Housie (#114)

On Feb 21, 2007, at 4:50 AM, [email protected] wrote:

So far the only perfect “algo” that came to my mind was to create
all possible books and chose one randomly.

You can create a lot less than “all possible books” if you think in
terms of patterns, and still be able to create all of the
combinations. Think about what moves around in the tickets/books
besides the numbers.

James Edward G. II

rretzbach’s first proposal is exactly the same as mine. I don’t think
the
probabilities are not evenly
distributed in the proposed. And my program generates the row pattern is
the
following:

def make_rows
    row1 = gen_rands_nodup(9, 0, 5, Array.new)
    row2 = gen_rands_nodup(9, 0, 5, Array.new)
    row3= [0,1,2,3,4,5,6,7,8]-(row1+row2)
    row3 = gen_rands_nodup(9, 0, 5, row3)
end


def gen_rand max,range
    rand(max) + range * 10
end

def gen_rands_nodup max,range,num,arr
    i = arr.length
    while i < num do
        rand_val = gen_rand(max,range)
        while arr.include?(rand_val) do
            rand_val = gen_rand(max,range)
        end
        arr[i] = rand_val
        i += 1
    end
    arr
end

Is there any bug in this algorithm?

On Mar 22, 2007, at 8:58 PM, Quest Lee wrote:

   row3= [0,1,2,3,4,5,6,7,8]-(row1+row2)
   while i < num do

Is there any bug in this algorithm?
I don’t think so, but it’s a little hard to follow the logic. You
could definitely simplify gen_rands_nodup using upto(), times(), or
inject(). I would begin by trying to remove the index.

I’m not immediately sure how to prove it’s not purely random, though
my hunch is that it is not.

James Edward G. II

On Feb 21, 2007, at 15:31 , Brian C. wrote:

Since I posed the problem in the first place, here’s my solution.

Since there was a benchmark in your solution, I did some checks on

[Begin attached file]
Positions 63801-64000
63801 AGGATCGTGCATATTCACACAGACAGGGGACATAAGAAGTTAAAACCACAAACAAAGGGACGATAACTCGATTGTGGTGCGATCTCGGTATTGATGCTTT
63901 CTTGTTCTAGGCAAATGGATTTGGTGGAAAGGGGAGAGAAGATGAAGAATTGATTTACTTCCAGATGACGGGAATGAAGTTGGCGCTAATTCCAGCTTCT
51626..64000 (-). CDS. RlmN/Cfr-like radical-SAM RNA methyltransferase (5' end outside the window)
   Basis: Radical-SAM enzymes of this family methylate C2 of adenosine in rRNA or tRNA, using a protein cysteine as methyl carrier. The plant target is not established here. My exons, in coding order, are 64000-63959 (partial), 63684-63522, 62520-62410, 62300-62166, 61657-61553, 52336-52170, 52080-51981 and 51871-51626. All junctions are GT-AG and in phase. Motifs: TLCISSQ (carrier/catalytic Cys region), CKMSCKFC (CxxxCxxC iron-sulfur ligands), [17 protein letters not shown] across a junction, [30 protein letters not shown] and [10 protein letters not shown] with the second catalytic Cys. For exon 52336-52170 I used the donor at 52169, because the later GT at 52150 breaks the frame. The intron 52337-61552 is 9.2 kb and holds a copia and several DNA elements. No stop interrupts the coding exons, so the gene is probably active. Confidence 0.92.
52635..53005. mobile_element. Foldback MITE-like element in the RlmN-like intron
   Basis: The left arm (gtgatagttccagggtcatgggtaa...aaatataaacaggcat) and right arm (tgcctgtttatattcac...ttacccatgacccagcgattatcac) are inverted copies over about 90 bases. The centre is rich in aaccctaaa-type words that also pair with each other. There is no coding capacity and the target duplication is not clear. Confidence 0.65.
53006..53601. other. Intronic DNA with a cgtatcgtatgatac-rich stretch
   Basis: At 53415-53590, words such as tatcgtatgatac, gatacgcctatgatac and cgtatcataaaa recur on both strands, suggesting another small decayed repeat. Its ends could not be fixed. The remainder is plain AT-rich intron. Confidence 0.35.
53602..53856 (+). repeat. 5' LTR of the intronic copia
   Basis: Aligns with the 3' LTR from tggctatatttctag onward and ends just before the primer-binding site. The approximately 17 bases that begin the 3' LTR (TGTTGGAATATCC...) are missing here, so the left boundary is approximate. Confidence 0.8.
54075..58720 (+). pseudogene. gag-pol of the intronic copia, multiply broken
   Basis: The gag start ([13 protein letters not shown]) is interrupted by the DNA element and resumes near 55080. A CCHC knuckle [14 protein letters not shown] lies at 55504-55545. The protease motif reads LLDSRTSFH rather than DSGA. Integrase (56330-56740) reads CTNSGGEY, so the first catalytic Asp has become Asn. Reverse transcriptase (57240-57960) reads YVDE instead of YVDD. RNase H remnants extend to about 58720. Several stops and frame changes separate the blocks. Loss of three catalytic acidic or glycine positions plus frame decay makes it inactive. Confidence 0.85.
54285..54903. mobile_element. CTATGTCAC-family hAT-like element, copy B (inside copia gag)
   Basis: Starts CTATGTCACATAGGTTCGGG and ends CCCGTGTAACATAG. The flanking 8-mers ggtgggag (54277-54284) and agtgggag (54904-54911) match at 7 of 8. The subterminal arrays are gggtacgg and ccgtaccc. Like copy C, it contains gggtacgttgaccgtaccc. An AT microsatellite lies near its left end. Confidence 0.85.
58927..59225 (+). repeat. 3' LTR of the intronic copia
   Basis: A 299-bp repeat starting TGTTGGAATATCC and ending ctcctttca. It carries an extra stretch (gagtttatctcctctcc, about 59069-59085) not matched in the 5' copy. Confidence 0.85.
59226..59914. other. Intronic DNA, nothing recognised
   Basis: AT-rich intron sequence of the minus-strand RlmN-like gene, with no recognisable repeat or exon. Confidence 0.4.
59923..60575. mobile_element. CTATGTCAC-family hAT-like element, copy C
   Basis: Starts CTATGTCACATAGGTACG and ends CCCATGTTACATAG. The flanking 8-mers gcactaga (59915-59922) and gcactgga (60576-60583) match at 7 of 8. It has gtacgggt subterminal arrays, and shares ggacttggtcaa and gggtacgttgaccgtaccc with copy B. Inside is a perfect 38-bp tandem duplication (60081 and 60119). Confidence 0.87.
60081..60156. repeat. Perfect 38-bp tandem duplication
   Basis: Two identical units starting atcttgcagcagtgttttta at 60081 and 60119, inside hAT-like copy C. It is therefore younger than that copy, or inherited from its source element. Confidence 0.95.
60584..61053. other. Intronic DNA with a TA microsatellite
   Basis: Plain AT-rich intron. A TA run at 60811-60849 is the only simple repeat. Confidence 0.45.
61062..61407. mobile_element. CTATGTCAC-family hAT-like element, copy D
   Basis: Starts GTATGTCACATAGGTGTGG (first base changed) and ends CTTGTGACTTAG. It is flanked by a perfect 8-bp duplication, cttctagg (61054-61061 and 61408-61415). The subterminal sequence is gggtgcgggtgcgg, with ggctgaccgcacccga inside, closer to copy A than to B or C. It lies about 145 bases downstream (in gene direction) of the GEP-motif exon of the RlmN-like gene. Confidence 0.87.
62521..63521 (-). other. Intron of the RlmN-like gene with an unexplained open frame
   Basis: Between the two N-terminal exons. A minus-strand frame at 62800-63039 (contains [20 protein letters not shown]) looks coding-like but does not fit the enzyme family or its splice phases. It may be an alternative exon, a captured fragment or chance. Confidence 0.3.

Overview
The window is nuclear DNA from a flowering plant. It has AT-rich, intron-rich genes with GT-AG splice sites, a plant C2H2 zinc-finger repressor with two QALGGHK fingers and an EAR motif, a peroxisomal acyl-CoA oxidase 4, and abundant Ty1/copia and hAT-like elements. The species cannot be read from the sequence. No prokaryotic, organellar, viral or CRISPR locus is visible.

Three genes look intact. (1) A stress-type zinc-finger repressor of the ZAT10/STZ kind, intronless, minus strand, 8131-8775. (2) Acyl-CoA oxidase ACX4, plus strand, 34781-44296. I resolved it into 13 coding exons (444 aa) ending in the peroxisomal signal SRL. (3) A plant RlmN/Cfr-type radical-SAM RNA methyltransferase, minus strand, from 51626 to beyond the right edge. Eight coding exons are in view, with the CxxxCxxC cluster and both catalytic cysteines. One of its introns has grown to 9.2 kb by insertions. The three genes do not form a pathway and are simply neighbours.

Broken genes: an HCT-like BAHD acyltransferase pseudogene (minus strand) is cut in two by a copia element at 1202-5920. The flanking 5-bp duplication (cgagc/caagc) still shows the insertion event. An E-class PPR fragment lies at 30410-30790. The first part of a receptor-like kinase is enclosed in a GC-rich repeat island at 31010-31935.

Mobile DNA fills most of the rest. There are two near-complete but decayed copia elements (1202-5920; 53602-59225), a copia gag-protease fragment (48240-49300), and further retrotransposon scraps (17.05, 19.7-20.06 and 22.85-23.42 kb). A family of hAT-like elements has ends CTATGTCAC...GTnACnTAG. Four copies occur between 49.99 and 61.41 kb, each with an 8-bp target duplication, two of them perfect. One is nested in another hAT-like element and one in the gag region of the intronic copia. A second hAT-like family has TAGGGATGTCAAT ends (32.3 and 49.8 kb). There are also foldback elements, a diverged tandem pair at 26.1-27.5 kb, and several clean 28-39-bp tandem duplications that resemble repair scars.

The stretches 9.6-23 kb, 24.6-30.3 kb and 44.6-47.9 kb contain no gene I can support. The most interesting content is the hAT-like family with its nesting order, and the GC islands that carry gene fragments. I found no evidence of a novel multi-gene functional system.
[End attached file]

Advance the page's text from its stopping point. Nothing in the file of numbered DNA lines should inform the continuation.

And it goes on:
the other solutions as well.

Of those who provide a complete book I find that on my computer Ruben
Medellin’s solution is the fastest, followed by Andy Restrepo’s
solution. Someone interested in doing a benchmark on all the
solutions and share? (I’d do it myself but I don’t trust my computer
to produce consistent results when benchmarking)

/Christoffer

Since I posed the problem in the first place, here’s my solution.

As a bit of background: after submitting the first draft of the quiz to
James, I made it an explicit requirement that numbers had to be placed
in a
column in increasing order downwards, e.g.

±—+ ±—+
| 85 | | 86 |
±—+ ±—+
| | is OK, but | | is not.
±—+ ±—+
| 86 | | 85 |
±—+ ±—+

A little thought shows that it’s always possible to transform a “bad”
solution like the RHS into a “good” solution like the LHS, just by
swapping
the values around, keeping any blanks in the same position.

This in turn led me to realise that the only thing which matters is the
position of blanks and non-blanks, and this can be represented in a
bitmap.

The attached solution enumerates all possible tickets grids up-front,
which
is remarkably quick when using a Fixnum to represent each bitmap.

Then, assembling together 6 grids to form a book is a case of picking 6
grids which have a total of 9 non-blanks across the first column, 10
non-blanks across the second…eighth columns, and 11 non-blanks across
the
last column. I couldn’t think of a deterministic way of doing this, so
it
just picks 5 grids at random and looks in an index to find if there is
any
6th grid which could be used to complete the book.

After implementing the solution, I realised that the three rows in a
ticket
can be shuffled around in any order without breaking the structure of
either
the ticket or the book. This could be used to reduce the number of
stored
grid patterns by a factor of 6; then when you generate a book, as a last
step you can randomly shuffle the rows in each ticket.

Regards,

Brian.

P.S. Note to James: I just discovered a silly bug in
Bookpattern.make_random
which has been fixed in the attached version :slight_smile:

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